Reading wars are over: Whole language vs. Phonics

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This text is part of: "Problem of Schooling" by Piotr Wozniak (2017-2024)

Reading wars waste time

Fierce battles are waged over a question that can be answered with just a minute of calm reasoning.

To ask "Is phonics better than whole language?" is not much smarter than to ask: "Which is more important: math or reading?"'

Both approaches to learning to read are useful and both should be employed on demand. It is the child who should be in the driver seat.

A child is a perfect peace maker in reading wars

Origin of reading wars

Few people contest the value of phonics. When we encounter a rare familiar word in a text, e.g. PERSPICUOUS, it is impossible to employ pattern recognition without a degree of phonemic and phonological awareness (i.e. the ability to process sounds in spoken parts of words). Using phonics, it is helpful to sound the word out, and guess the correct word, and the meaning behind it.

The value of whole language approach seems less obvious. It is based entirely on pattern recognition. In analogy to machine learning, it benefits from a great deal of data, i.e. voluminous reading.

It seems to me that it is the proponents of early reading and early instruction in phonics that are most closed minded to the value of the whole language method. It is those who believe in critical periods for developing reading skills that are most vocal. Those who believe kids should be drilled in daycare. Phonics is the favorite weapon of teachers and eager parents. It is a shortcut to child's brain.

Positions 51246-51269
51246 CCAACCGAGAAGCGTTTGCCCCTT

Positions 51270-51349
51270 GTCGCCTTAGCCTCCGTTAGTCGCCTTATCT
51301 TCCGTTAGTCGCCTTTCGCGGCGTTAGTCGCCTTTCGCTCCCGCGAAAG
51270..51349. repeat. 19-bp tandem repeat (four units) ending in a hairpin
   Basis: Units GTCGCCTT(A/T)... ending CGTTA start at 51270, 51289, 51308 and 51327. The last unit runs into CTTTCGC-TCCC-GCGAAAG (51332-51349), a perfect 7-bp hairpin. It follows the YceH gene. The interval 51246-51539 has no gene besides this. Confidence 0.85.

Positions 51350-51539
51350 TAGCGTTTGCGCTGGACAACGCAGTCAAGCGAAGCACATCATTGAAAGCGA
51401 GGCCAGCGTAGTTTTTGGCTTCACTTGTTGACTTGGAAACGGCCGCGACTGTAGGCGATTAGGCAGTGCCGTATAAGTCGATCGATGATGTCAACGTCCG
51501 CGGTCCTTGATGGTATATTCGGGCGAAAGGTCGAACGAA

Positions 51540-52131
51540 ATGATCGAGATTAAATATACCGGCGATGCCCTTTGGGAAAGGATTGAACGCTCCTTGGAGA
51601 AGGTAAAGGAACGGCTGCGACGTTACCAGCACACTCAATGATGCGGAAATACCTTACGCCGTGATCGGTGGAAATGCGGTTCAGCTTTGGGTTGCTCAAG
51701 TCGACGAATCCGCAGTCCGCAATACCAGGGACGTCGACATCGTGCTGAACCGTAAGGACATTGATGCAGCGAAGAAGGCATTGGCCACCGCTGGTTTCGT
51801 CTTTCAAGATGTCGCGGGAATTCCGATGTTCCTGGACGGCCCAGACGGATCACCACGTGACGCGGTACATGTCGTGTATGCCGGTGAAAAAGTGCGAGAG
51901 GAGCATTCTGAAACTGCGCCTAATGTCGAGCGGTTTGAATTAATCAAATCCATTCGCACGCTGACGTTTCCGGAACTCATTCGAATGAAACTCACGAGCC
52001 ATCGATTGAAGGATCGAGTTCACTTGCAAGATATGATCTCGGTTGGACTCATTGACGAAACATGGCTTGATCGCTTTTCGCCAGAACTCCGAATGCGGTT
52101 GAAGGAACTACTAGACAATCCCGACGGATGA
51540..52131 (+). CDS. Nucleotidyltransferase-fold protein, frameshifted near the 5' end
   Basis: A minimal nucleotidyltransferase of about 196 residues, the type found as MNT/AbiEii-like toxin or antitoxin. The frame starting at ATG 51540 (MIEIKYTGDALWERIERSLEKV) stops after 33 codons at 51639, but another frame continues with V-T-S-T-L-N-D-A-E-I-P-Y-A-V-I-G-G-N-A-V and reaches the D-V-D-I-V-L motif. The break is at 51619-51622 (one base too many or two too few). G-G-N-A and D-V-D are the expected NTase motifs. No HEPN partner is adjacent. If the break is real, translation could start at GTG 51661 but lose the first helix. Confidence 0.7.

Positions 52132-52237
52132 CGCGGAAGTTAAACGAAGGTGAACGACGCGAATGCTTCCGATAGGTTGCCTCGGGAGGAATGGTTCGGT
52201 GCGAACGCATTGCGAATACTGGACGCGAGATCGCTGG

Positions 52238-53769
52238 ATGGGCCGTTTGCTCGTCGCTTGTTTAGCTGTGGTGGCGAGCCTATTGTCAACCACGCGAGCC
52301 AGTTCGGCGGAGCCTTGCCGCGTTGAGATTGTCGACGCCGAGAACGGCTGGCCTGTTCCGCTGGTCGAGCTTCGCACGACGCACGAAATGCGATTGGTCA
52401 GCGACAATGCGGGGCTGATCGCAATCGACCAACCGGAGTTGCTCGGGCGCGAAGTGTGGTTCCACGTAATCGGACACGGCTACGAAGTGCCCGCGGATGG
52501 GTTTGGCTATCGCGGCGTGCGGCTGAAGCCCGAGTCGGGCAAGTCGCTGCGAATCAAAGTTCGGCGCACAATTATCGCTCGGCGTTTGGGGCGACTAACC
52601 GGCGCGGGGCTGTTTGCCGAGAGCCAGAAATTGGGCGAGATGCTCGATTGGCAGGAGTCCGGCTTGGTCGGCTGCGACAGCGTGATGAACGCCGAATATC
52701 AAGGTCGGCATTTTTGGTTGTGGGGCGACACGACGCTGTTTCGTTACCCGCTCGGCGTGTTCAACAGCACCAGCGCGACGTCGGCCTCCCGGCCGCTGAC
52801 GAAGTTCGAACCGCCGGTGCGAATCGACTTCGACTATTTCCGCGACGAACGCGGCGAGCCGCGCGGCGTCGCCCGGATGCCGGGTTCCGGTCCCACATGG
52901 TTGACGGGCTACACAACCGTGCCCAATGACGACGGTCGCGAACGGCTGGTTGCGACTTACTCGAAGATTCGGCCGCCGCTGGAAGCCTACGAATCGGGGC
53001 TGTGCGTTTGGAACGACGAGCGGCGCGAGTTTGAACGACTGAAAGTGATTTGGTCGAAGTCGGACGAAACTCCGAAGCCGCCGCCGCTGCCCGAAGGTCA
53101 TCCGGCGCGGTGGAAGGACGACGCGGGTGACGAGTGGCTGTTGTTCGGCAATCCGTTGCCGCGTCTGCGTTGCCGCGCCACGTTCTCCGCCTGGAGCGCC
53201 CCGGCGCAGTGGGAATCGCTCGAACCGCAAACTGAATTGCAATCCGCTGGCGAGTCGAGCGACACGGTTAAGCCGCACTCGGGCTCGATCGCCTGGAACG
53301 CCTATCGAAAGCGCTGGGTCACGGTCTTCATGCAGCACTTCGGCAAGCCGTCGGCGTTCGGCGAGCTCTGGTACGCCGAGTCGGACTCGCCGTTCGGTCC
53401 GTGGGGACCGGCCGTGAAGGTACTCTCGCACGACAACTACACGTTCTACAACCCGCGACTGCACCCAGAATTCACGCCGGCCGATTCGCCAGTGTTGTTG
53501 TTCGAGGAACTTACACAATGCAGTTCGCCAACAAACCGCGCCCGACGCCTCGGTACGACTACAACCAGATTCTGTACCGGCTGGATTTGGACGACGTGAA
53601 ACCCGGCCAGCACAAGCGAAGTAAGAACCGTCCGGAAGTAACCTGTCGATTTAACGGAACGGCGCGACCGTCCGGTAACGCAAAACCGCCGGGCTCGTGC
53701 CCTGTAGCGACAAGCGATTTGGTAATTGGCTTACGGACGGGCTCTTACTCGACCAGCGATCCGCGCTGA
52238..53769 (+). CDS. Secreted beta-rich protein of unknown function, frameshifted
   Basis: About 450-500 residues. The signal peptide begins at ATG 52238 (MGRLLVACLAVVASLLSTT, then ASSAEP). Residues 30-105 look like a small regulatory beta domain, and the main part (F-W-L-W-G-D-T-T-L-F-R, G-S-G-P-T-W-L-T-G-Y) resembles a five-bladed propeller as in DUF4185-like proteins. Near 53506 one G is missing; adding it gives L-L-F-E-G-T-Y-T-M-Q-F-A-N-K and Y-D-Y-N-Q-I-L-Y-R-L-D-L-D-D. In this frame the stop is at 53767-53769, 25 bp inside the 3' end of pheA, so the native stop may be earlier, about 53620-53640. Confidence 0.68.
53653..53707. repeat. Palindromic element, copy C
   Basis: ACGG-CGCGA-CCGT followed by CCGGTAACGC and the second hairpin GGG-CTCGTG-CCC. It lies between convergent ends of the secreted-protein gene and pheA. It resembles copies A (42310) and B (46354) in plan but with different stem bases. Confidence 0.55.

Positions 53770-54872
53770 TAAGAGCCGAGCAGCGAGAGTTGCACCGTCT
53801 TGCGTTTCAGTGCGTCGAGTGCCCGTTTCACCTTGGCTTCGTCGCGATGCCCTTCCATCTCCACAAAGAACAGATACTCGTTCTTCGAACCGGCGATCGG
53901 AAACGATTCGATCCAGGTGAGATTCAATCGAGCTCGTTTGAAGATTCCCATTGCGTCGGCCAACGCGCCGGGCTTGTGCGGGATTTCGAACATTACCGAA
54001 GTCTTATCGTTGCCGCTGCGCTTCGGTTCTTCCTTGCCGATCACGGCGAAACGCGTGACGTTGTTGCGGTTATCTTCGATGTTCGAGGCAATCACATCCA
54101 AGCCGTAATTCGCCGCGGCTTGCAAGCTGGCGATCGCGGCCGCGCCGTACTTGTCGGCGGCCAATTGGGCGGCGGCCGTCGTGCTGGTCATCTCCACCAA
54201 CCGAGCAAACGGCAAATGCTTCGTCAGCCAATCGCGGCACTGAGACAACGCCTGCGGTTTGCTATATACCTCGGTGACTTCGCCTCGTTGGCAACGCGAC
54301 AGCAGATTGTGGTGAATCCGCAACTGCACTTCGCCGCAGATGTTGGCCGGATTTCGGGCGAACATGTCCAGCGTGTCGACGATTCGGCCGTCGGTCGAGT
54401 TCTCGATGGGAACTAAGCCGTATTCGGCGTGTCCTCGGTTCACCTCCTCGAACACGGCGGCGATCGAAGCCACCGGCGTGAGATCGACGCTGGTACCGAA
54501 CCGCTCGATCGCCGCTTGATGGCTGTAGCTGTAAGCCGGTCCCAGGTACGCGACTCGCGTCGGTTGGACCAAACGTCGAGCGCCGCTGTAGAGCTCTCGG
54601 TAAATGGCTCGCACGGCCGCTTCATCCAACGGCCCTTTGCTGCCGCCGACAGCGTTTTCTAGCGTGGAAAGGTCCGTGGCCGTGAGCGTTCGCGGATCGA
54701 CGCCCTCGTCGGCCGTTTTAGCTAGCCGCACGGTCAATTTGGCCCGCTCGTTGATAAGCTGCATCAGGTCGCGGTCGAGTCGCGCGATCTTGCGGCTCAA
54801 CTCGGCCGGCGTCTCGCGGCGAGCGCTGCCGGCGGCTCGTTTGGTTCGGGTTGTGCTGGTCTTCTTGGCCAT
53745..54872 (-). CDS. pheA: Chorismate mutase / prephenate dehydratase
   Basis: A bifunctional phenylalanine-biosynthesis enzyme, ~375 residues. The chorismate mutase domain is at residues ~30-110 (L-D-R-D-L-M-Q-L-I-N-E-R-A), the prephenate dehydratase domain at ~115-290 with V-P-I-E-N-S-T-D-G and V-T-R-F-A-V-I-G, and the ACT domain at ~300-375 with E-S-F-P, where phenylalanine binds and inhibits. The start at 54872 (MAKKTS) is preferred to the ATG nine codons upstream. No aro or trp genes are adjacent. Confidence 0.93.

Whole language finds most proponents among highly literate parents and teachers. In particular, those who love literature seem to be most adamant. It is no surprise that those who learned to read on their own by voracious reading in childhood are most vocal about the effectiveness of whole language.

The value of whole language is easier to demonstrate in the case of English rather than Spanish or Italian. The Dolch word list includes 325 sight words. All readers of English know that sight words prove that phonics is not a universal tool. It is a bit harder to convince those who teach reading in languages where sight words are absent or largely absent (e.g. Italian, Polish, etc.). If a preschool teacher observes a fast progress in reading when employing phonics, and no apparent progress in whole language approach, she will easily become convinced that hers is the only right approach. The comparison between the methods is like comparing apples to oranges. A good metaphor for the futility of such comparisons is the analogy to unschooling. While direct instruction can easily be measured with standardized testing, there is no objective measure for unschooling. The superiority of phonics may seem even more pronounced if comprehension is secondary. We can make two year old kids read too. However, my admiration is tempered by the question: "Don't toddlers have more interesting things to do than cramming phonics?". The problem of benchmarks in whole language reading is the same as the problem of benchmarks in unschooling:

Reading wars are waged by sides of excellent knowledge. However, the knowledge of opponents is biased to one side of the equation

You are a holistic reader

All proficient readers use the whole language approach when they asymptotically approach their maximum reading speed. That speed is not the one that speed-readers claim for their own skills. That speed is determined by semantic processing. Our reasoning about the text is what should determine the speed of reading. The speed of reasoning is limited, and so is the speed of reading. See: How can I read faster?.